The Last Battle

August 14, 2009

IMG_0740The Scriptures end with the description of a battle that is truly “apocalyptic” in its scale: all the forces of evil arrayed against all the forces of good. It is grand theater, having caught the imagination of countless generations (and even Hollywood). I do not know quite what to make of the description. That it describes a reality, I do not doubt. What that reality will look like to its bystanders (if any there be) is another question entirely. Things that seem hidden now will surely be made manifest – but will that manifestation have to await the completion of things? My own suspicion is that the answer is yes. We’ll see it all quite clearly when it is all quite clear.

Another vision is cited in my earlier post and is worth a short ponder:

The answer to that diatribe [the argument against God and the goodness of His work] is not a counter argument, but the person of the Elder Zossima, who lives in the Tradition of the Holy Elders of the Faith such as St. Silouan, St. Seraphim of Sarov, the Elder Sophrony, and a host of others. Their lives, frequently hidden from the larger view of the world, are the continuing manifestation of the Kingdom of God in our midst – fellows of the sufferings of Christ – who freely and voluntarily bear with Christ the weight of all humanity. It is this secret bearing that forms the very foundation of the world – a foundation without which the world would long ago have perished into nothing. It is the emptiness of Christ, also shared in its depths by His saints, that is the vessel of the fullness of God, the source of all life and being. We can search for nothing greater.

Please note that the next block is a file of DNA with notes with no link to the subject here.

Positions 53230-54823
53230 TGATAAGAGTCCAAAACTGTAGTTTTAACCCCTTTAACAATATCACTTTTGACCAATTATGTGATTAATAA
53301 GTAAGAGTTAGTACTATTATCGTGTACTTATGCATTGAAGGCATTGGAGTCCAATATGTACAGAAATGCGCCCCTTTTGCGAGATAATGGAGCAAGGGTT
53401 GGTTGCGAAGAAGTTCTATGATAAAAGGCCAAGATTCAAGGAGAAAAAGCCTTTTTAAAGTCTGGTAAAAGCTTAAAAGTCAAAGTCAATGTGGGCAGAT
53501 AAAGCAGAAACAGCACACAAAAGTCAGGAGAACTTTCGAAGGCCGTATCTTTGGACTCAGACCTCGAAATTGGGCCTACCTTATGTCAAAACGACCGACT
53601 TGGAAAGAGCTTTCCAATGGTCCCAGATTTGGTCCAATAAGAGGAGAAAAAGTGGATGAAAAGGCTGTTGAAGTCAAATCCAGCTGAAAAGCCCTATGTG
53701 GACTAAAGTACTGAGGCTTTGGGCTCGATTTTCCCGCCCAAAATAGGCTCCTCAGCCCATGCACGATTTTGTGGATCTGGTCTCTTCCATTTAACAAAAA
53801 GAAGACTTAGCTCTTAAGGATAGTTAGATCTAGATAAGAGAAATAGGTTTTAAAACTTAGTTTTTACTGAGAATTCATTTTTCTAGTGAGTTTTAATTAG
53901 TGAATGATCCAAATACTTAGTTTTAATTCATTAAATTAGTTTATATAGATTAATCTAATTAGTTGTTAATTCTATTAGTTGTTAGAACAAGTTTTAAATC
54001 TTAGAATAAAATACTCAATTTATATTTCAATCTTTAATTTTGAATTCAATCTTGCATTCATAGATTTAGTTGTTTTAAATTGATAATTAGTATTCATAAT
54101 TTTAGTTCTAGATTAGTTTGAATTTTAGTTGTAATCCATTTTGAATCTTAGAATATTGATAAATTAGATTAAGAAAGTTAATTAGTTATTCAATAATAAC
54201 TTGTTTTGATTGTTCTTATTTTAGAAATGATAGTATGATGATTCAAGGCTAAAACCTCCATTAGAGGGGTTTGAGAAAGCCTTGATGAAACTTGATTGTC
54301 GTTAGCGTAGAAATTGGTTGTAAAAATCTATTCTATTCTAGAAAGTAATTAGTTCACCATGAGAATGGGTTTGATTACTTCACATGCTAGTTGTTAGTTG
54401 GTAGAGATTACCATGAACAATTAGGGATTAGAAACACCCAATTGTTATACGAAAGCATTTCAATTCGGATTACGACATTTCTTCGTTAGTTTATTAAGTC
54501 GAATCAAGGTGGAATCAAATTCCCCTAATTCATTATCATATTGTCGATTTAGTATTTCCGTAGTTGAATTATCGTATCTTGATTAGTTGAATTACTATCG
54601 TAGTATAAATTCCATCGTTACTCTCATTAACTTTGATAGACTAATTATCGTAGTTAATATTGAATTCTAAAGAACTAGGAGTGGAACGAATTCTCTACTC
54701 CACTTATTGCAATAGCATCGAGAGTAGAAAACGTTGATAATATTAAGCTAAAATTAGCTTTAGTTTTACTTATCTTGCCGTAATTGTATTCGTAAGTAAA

“Their lives frequently hidden from the larger view” … is the point which seems worth pondering. Why should not those who are having the greatest impact on the world be the one’s who seem most hidden? Christ Himself came to us in a way, though manifest, that was all but hidden from the view of the world of that time. Galilee. Really.

Met. Kallistos Ware relates this story:

In one of his letters, St. Barsanuphios of Gaza (sixth century) says in passing that, at the present time, there are three person whose prayers protect this wicked and sinful generation from the wrath of God, and because of these three persons and their prayers, the world continues in being. And then he mentions their names. John, he says is one them; Elias is the second; and the third is a person in the province of Jerusalem. Now the third person, presumably, designates himself, living in Gaza. But the first two, John and Elias, are otherwise totally unknown to us. So here we have the word of a saint, gifted with insight, that the people who were preserving the world from destruction in his day were three persons, two of whom are entirely unknown to history and the third of whom was a hermit in the desert.

The things which seem important are often of little true consequence. Does it matter that the President of the United States had a beer with two men? Does it matter that a hollywood figure dies tragically and suddenly? Does almost anything most people treat as important matter at all?

Who sustains the universe and why does it exist?

The difficulty with political schemes and grand plans is that even at their greatest moment – they have done very little. It may be that everything they have done carries less weight than the prayers of a hermit in the desert.

And so we are called to pray – to stand quietly before that “still point of nothingness” that “disposes all things.”

Such things seem quite hidden – unless the definition of “manifest” means “what God sees.” Perhaps prayer is not about my “prayer life.” Perhaps prayer holds the entire universe in existence.

The last battle may be fought quietly in a human heart that stands sentinel before God and says, “Lord, have mercy.”